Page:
Copepods, as mentioned above, are extremely abundant at sea and are also found in many freshwater habitats. Some drift with the plankton, others burrow in the sediment, and many parasitize other animals including fish, corals, mollusks, and other invertebrates.
Decapods are for most of us the most familiar crustaceans, at least at meal times. Most of the six million tons of crustaceans reported by the United Nations’ Food and Agricultural Organization (FAO) as harvested in 2010 were decapods—chiefly crabs, lobsters, and shrimp. This is also one of the largest crustacean groups, at approximately 15,000 known species. They inhabit marine and freshwater and a few live on land, but even the tree-climbing coconut crab releases its eggs into the water, where the larvae spend their first month.
Euphausids (or krill) superficially resemble decapod shrimp, but their appendages appear quite different. Krill lack maxillipeds, and they carry their thoracic gills outside the carapace instead of inside, giving them a feathery appearance. They are abundant throughout the global oceans. Most species feed on algae and are in turn eaten by a wide variety of predators, including fish and baleen whales. Thus they form a critical link between the primary producers and the larger predators in the marine food web.
Isopods are a cosmopolitan group with representatives in most habitats. Half a millimeter to over half a meter long (don’t worry—that one’s a harmless scavenger, and lives only in the deep sea), they also subscribe to a wide variety of survival strategies. They are unusually diverse and successful on land for a crustacean group, with about 4000 species of pillbugs (or woodlice). Most of these prefer moist habitats, and they tend to be nocturnal scavengers. Marine isopods, of which about 5000 have been described, are more diverse in their diets and even a single species can run the gamut from scavenging through hunting to cannibalism. Many marine isopods are parasitic, perhaps none more sophisticated than the infamous Cymothoa exigua, which shrivels the tongue of its host, the spotted rose snapper, and then functionally replaces it. That’s right—apparently an isopod makes a perfectly adequate tongue for this fish. At least, the snapper makes do.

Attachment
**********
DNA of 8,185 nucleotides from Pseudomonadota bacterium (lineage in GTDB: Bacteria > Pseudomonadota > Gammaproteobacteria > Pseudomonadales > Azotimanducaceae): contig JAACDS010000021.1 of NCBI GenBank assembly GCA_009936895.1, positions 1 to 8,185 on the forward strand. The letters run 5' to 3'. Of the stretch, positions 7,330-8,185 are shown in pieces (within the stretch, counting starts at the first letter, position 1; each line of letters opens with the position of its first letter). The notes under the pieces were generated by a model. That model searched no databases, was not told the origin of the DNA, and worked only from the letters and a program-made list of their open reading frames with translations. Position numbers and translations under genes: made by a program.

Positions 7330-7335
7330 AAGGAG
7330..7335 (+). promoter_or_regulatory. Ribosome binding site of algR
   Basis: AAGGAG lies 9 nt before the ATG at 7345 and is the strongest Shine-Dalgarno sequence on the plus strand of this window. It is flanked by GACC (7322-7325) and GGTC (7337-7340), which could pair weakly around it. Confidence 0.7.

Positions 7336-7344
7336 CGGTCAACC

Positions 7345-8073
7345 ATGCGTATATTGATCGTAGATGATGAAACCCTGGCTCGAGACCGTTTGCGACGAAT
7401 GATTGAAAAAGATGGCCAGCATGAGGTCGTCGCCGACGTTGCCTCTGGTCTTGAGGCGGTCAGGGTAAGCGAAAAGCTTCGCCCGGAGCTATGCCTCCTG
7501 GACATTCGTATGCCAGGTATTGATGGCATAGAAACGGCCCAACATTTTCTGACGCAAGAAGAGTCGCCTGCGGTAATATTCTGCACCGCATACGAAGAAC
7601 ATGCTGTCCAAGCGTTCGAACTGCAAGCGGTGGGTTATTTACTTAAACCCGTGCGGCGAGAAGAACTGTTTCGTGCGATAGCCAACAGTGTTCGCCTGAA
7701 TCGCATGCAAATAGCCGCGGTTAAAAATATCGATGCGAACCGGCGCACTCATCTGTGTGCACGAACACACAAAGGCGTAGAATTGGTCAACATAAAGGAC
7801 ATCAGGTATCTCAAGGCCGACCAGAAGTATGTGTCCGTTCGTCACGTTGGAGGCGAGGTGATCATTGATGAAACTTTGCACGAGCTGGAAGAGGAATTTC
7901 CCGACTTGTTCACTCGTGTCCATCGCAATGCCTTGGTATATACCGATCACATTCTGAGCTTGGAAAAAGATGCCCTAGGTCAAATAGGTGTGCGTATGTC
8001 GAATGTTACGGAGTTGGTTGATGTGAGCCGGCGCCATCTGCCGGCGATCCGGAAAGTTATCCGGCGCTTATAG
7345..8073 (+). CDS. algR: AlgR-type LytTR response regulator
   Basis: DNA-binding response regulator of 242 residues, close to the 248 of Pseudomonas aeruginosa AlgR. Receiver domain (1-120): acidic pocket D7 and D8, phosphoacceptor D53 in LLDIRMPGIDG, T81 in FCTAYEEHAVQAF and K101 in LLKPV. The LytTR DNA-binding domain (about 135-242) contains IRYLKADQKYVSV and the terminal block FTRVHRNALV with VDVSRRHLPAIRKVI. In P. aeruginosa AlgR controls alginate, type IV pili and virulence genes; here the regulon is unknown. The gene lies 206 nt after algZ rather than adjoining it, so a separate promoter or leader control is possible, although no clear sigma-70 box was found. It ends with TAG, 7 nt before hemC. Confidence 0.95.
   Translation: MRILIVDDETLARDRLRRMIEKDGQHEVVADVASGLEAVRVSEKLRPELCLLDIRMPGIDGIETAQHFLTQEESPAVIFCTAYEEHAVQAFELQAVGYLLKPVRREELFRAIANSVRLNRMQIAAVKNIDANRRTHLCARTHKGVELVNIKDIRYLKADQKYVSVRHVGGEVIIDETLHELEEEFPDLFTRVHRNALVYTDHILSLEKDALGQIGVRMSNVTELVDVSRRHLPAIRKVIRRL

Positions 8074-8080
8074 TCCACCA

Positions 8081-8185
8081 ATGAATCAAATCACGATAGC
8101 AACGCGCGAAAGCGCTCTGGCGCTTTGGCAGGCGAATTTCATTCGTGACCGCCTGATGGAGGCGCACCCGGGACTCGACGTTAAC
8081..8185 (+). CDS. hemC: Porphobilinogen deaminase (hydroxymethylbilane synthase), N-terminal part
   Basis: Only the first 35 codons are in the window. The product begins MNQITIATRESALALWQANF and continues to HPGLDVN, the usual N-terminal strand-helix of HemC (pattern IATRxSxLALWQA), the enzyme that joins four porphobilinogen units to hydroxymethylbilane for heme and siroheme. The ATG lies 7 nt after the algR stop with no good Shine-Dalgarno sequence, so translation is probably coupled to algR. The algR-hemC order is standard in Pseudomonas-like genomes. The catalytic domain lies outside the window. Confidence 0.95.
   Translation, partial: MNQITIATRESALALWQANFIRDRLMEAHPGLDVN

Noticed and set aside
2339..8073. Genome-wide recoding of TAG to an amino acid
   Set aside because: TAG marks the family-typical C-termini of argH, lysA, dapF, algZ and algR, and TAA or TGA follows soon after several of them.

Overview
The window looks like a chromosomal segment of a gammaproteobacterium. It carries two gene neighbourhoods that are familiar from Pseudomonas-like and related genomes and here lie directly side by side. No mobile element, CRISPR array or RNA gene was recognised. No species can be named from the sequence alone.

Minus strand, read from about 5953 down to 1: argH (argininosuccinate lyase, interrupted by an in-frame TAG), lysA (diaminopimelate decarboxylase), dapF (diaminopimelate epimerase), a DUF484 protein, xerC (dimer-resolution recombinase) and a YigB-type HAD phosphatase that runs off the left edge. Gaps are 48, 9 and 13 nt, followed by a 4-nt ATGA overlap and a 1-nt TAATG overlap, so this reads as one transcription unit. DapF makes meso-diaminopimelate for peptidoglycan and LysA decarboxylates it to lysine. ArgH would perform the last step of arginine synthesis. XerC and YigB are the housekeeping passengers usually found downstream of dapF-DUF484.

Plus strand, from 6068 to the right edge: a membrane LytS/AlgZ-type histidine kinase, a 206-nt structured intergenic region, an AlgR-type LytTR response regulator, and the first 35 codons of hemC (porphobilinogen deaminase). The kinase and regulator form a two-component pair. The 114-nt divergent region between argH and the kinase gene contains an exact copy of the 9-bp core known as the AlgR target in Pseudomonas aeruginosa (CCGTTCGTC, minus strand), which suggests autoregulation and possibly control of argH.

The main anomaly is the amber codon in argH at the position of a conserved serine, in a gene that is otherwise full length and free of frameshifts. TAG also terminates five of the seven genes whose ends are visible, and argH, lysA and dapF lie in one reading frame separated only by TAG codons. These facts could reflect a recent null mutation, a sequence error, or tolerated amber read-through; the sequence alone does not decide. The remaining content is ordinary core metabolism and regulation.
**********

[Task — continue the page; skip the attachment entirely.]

Ostracods inhabit virtually all environments where there is water: deep sea; high altitude lakes; tropical sandy beaches and coral reefs; very cold water around the Antarctic continent; temporary ponds. They are mostly aquatic organisms, though there are some species that live in very humid habitats in tropical forests. They are not only very abundant and diverse (10,000 described species), but they have left an impressive fossil record from the last 450 million years (other 20,000 species). This is due to their calcified carapace, which stays in the sediment after the animal dies and is easily fossilized. Paleontologists study these fossils to understand our planet’s ecological past and how it changed through time. The ostracods are like sages; they’ve lived a very long time, have seen many things and are able to tell us a lot about the past and the future, including climate change. Morphologically, ostracods are very diverse, but all types have their entire body enclosed in a bivalved carapace and all have a reduced number of legs. They reproduce mostly sexually, but a few freshwater species may also reproduce parthenogenetically. They feed mostly on the organic matter on sediment, but some species specialize in grazing holes in algae, while others have become voraciously carnivorous.